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In 2017/18 HM Revenue and Customs collected £5.2 billion in Inheritance Tax, but did you know that ex-service personnel may be exempt from paying this? Our tax, trust and estate expert, Catherine Angel, takes a closer look.

The total number of estates liable to pay Inheritance Tax has increased every year since 2009 despite the introduction of new allowances such as the transferable nil rate band and the residence nil rate band.

Everyone has an Inheritance Tax personal allowance, meaning they can leave an estate up to the value of £325,000 before they pay any Inheritance Tax, which is then charged at a flat rate of 40%. Since 2007 spouses have been able to transfer any unused allowance from the estate of the first spouse who passes away to the estate of the second spouse.

Despite all these changes Inheritance Tax receipts have still increased. However, estates of ex-servicemen and women who have died from injuries sustained while on active service can qualify for exemption from Inheritance Tax.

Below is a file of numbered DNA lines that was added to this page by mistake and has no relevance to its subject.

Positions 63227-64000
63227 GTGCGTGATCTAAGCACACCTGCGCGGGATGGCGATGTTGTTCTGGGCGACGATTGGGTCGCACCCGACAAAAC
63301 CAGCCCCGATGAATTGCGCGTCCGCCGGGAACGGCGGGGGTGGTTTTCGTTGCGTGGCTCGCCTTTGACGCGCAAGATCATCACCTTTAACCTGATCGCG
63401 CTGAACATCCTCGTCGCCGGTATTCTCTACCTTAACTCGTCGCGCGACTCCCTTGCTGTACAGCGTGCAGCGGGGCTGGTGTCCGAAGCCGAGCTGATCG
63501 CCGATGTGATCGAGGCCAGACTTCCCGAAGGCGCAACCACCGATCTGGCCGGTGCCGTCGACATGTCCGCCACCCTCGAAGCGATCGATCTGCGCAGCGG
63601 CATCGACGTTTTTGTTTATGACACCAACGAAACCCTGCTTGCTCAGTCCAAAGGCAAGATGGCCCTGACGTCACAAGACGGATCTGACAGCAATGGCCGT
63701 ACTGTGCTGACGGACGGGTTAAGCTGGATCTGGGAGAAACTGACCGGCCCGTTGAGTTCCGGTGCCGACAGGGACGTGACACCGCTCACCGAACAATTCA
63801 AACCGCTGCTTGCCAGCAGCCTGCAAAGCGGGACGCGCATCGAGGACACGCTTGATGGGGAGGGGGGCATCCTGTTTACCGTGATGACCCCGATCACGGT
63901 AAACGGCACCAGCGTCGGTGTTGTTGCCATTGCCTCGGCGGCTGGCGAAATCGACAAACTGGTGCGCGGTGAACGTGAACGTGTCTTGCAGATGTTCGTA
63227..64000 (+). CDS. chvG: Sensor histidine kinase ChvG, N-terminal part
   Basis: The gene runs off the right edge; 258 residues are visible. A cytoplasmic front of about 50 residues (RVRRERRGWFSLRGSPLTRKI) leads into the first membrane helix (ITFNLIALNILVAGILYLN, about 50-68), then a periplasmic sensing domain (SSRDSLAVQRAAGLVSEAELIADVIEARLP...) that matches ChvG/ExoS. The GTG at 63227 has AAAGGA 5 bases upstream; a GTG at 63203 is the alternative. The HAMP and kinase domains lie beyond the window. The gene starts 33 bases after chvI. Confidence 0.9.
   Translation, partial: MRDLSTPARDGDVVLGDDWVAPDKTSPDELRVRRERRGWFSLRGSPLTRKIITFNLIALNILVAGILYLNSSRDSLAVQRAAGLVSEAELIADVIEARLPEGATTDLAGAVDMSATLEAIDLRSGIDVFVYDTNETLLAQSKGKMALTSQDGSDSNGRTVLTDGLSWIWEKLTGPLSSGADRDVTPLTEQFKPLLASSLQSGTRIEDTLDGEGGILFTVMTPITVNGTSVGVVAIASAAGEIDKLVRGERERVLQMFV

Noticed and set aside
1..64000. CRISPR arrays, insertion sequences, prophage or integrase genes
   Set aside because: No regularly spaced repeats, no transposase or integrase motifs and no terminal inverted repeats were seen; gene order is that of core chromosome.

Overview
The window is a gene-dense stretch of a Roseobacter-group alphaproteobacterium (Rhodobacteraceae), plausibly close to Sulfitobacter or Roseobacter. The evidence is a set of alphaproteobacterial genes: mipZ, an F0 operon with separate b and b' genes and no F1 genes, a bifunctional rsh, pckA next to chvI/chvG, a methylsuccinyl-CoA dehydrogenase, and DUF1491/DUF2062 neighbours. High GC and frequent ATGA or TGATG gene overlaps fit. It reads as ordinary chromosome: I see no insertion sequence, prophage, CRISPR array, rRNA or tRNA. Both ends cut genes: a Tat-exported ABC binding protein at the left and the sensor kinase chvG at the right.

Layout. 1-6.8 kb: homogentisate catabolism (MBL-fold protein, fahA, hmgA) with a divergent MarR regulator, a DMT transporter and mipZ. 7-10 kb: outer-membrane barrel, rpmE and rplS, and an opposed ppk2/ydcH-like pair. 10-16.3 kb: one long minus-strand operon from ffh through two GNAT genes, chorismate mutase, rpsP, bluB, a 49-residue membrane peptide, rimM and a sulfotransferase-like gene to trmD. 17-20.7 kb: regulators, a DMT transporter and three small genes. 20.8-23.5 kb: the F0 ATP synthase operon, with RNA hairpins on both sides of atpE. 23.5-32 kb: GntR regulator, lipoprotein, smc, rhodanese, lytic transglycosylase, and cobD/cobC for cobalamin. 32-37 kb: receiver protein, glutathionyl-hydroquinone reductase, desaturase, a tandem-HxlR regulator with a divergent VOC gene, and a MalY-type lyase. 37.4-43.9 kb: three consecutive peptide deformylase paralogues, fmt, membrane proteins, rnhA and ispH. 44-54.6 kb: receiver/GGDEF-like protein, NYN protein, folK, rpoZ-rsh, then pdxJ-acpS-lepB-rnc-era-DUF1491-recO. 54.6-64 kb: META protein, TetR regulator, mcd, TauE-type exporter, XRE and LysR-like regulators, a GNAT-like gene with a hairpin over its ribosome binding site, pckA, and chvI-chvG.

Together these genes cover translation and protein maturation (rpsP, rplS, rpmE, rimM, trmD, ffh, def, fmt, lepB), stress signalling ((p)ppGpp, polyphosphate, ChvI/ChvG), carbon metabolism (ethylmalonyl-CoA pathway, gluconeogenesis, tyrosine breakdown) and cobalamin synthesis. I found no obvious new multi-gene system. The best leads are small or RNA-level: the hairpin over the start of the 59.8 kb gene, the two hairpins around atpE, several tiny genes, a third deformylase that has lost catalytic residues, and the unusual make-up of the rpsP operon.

So how does it work?

The rules state that if a serviceman or woman dies while on active service their estate will be exempt from Inheritance Tax. This is also the case if they pass away many years later from an injury or illness they sustained while serving.

We were recently instructed by the family of an elderly man who had completed National Service back in 1948, having served aboard two minesweepers. After completing his National Service he had a very successful career in the City. Sadly, two years before his death in 2017, he underwent some medical investigations and was diagnosed with mesothelioma.

Mesothelioma is a fatal disease which develops after exposure to asbestos, yet it often doesn’t present itself until many years later. It was a known fact that asbestos lagged pipes were present on the minesweepers and therefore it was highly likely our client was exposed to the dusts while on board. We established that our client was exposed to asbestos on active service some 69 years ago and that he subsequently contracted mesothelioma. Once our evidence was accepted by the Ministry of Defence they issued a certificate to confirm that the exemption to Inheritance Tax should apply, which led to a full refund by HMRC to the estate.

We have military and tax specialists on hand to help with issues like this. By being aware of this exemption, medical and other evidence can be collected and stored with a Will supporting any future claim, should it arise.

Published: April 2019


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Spring 2019

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Catherine Angel

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